The opening scenes of Poor Boys Game got my hopes up. As it intercut scenes of the prison violence of a white racist (Rossif Sutherland) with the black family of the young man he beat to the point of brain damage, I got the impression that the film might be uncompromising in its vision and dialectical in its analysis.
True, director Clement Virgo doesnt quite know how to go for the throat the pack of bullies who are Sutherlands family dont quite register as the vicious lot they are but the script, which has the white protag released early to the displeasure of Halifaxs black community, seems to be ripping open raw wounds that Canadian films never have the stones to touch.
Alas, the films legs eventually give out. Once a black boxer (Flex Alexander) challenges Sutherland to a match, the film becomes a portrait of how revenge is no more helpful than the violence it inspires. But instead of becoming more complex it turns into conciliatory mush. For no apparent reason, the victims father (Danny Glover) helps train Sutherland for the fight, and from there on in the film pulls punches all over the place in support of a thin "cant we all just get along? message.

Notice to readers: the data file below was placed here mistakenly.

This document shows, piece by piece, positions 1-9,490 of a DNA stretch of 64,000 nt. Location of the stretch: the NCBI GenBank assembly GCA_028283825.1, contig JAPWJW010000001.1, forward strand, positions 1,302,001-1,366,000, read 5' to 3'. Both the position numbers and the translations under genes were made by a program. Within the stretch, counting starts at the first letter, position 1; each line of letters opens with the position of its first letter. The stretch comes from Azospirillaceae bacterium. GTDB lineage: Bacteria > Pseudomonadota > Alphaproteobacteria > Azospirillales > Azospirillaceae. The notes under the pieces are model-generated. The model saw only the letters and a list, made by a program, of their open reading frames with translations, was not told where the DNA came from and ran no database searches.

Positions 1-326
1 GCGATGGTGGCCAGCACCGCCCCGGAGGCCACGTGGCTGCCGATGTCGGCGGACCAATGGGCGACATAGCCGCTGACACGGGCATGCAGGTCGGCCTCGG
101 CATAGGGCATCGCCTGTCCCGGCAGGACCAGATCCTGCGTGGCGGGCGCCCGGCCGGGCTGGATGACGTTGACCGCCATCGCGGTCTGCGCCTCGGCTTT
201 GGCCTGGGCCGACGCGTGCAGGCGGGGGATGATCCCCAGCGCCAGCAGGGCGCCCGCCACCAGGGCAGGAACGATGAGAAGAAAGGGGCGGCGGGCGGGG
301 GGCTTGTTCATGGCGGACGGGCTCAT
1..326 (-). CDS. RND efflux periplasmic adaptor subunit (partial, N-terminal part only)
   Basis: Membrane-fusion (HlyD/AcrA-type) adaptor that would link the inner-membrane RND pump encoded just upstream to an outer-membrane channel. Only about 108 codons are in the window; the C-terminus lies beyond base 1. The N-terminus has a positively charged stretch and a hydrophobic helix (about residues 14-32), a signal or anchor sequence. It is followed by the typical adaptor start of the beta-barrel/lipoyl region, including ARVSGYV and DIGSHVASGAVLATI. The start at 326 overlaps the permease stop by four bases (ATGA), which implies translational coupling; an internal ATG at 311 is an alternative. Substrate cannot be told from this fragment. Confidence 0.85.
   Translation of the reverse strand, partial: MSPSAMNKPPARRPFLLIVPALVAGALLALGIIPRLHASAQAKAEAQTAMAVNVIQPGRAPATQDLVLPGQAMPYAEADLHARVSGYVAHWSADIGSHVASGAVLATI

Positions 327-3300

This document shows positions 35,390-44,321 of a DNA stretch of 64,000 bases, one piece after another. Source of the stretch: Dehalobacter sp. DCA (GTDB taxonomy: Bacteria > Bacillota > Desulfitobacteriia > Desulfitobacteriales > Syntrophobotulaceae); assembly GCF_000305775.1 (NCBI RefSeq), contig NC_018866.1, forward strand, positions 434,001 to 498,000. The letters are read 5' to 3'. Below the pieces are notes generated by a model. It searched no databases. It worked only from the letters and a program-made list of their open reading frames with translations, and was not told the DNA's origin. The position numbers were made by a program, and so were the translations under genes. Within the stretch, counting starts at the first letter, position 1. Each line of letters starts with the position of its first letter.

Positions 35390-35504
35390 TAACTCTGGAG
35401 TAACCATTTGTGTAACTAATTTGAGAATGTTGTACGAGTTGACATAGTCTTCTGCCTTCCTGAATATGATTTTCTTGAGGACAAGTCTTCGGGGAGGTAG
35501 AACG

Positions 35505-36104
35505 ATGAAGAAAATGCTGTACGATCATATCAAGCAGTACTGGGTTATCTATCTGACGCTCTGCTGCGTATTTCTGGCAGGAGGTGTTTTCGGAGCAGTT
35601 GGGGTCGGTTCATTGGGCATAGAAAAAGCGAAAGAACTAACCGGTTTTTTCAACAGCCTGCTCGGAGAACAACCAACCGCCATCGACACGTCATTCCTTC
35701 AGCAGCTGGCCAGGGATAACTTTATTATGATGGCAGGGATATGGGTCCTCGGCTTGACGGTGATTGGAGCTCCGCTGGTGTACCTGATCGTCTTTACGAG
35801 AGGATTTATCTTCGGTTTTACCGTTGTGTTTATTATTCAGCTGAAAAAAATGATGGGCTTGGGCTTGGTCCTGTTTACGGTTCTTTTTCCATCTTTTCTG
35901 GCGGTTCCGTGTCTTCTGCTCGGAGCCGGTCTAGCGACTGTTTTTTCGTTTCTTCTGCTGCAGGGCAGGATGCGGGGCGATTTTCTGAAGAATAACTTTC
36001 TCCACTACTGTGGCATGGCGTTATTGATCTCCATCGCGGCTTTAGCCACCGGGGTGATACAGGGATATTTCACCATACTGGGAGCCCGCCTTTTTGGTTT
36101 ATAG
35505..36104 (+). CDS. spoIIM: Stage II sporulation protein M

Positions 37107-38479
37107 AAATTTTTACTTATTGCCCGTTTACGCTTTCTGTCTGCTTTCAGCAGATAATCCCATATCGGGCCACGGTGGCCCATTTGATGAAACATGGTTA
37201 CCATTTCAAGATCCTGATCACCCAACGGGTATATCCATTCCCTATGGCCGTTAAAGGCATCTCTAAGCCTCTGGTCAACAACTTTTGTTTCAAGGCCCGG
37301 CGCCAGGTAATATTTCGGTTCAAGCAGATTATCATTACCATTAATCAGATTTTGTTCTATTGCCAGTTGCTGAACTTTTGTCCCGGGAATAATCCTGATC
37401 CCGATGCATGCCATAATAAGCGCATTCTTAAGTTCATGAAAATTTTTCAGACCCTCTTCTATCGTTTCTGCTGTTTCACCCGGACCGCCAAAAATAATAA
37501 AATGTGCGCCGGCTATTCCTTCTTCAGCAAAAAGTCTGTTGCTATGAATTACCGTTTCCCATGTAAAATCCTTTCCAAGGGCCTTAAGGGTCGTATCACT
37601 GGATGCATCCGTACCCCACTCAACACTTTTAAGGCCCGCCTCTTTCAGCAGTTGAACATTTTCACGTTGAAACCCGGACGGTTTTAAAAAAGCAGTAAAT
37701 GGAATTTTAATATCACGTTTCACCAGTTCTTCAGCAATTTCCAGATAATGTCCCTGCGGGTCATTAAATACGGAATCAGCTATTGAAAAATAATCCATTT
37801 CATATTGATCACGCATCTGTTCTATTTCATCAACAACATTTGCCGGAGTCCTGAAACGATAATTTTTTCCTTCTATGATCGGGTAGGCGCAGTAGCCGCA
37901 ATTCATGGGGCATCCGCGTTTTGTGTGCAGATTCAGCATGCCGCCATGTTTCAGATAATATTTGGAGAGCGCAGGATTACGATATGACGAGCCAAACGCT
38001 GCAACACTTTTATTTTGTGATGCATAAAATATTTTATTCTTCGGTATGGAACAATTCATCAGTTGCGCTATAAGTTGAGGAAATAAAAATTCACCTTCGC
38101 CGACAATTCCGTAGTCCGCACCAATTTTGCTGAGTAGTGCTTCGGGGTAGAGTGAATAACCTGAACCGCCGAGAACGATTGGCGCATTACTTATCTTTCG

Its like watching an Alan Clarke movie morph into an episode of Degrassi: the grim setting is merely the backdrop for Canadian nice-guy "social issue tripe that soft-pedals the pain and flaunts its misguided good intentions.
The film completely runs out of credibility by the time of the climactic fight, delivers a coup de grace that had me rolling my eyes and left me once again cursing the knobs who make our countrys movies. (Seville)